Hey there, time traveller!
This article was published 19/6/2013 (1165 days ago), so information in it may no longer be current.
When Brandy Andrews found out she was pregnant, she was in shock and afraid to share the news with her family.
"I was in zombie mode for about a week, and I didn't tell my parents," said Andrews, wrapping her arms around eight-month-old Isabella. "My parents had a feeling, but they found out on my sister's first birthday."
Growing up, Andrews admits she had her fair share of struggles. But the Grade 12 student refuses to make the same mistakes she saw at home.
"I never grew up with my mom, so I want to be there for her (Isabella)," said the single mother.
'I never grew up with my mom, so I want to be there for her' -- single mother Brandy Andrews of her daughter, Isabella
Andrews was one of the speakers at the opening ceremony of the Villa Rosa Outdoor Teaching Garden on Wednesday. The ceremony was packed with volunteers and mothers cradling their newborns.
The Villa Rosa Outdoor Teaching Garden is a three-year, quarter-million-dollar capital project where women can learn about aboriginal culture during their stay at the residence, located on Wolseley Avenue. The residence is funded by the province, the city, the Winnipeg Foundation, the Moffat Family Foundation, the True North Foundation and the Thomas Sill Foundation.
The garden will serve as a place to meet and engage in discussions about aboriginal culture and provide a sense of belonging.
The backyard consisted of nothing but sod before the project began.
Villa Rosa, founded more than a century ago by the Misericordia Sisters, incorporated as a charitable organization in 1967. It serves marginalized women in Manitoba during varying stages of pregnancy.
This year, it has seen 87 women come through its doors. More than 75 per cent of them are aboriginal. The majority of Villa Rosa residents are in their mid-to-late teens but range in age from as young as 11 into their mid-30s.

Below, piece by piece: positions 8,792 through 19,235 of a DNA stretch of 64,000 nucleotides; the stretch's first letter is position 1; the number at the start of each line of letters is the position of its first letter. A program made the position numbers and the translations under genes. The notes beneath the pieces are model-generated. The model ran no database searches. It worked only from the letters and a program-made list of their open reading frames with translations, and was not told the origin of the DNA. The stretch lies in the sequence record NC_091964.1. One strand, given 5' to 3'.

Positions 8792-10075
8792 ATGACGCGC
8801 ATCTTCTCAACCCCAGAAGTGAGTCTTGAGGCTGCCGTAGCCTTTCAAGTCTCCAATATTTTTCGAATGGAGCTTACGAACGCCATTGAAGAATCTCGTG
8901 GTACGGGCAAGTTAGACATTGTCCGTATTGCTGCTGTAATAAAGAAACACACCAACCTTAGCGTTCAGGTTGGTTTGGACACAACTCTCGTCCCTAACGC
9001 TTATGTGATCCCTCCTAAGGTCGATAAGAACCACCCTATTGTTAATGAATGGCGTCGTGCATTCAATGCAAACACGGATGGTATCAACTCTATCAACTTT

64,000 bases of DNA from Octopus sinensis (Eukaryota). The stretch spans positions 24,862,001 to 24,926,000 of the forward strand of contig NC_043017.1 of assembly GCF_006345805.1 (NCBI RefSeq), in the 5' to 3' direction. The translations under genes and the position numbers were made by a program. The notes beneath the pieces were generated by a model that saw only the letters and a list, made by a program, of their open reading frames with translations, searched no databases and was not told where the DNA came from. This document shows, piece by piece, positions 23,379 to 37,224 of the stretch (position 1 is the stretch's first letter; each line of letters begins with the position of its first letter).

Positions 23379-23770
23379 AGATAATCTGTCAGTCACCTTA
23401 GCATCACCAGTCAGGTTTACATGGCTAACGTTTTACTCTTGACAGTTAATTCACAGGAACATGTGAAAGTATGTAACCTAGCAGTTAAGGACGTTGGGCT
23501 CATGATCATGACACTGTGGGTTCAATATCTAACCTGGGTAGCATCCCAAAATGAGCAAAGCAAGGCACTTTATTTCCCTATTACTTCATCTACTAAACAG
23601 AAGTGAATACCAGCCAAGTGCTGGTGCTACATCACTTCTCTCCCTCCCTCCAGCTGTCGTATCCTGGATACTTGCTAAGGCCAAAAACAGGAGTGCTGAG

Last fall, the women had been learning about aboriginal culture at the Manitoba Museum, and their interest sprouted from there.
"It was cool learning about our culture, but we weren't allowed inside the teepee," said Andrews.
Instead, the women designed a teepee of their own they could sit in.
The teepee was painted in bright colours and decorated in baby's footprints along with words written in Ojibwa that welcomed people to come inside. "This is not just about raising funds, it's about raising hope for future generations," said Mindy Barsky-Veitch, Villa Rosa's director of development. "It's for women to connect with their culture."
Elders Clarence and Barbara Nepinak were present to bless the ceremony and the new teepee.
"It's like moving into a new home -- you bless it," said Clarence.
Another speaker at the grand opening was Victoria Dorie, who joined the non-profit organization a year ago.
Before Villa Rosa, Dorie was moving from house to house and didn't have a place to call home.
"I was hanging out with friends and drinking," said the Winnipeg resident. "I was out of control, I wasn't stable. If I kept it up, they would have taken my baby away."
Now, the mother of eight-month-old Caleb is planning to finish her Grade 12 and attend the University of Winnipeg to study criminology.
"It's hard taking care of my baby sometimes," said Dorie. "This program has helped me through school and with my parenting skills."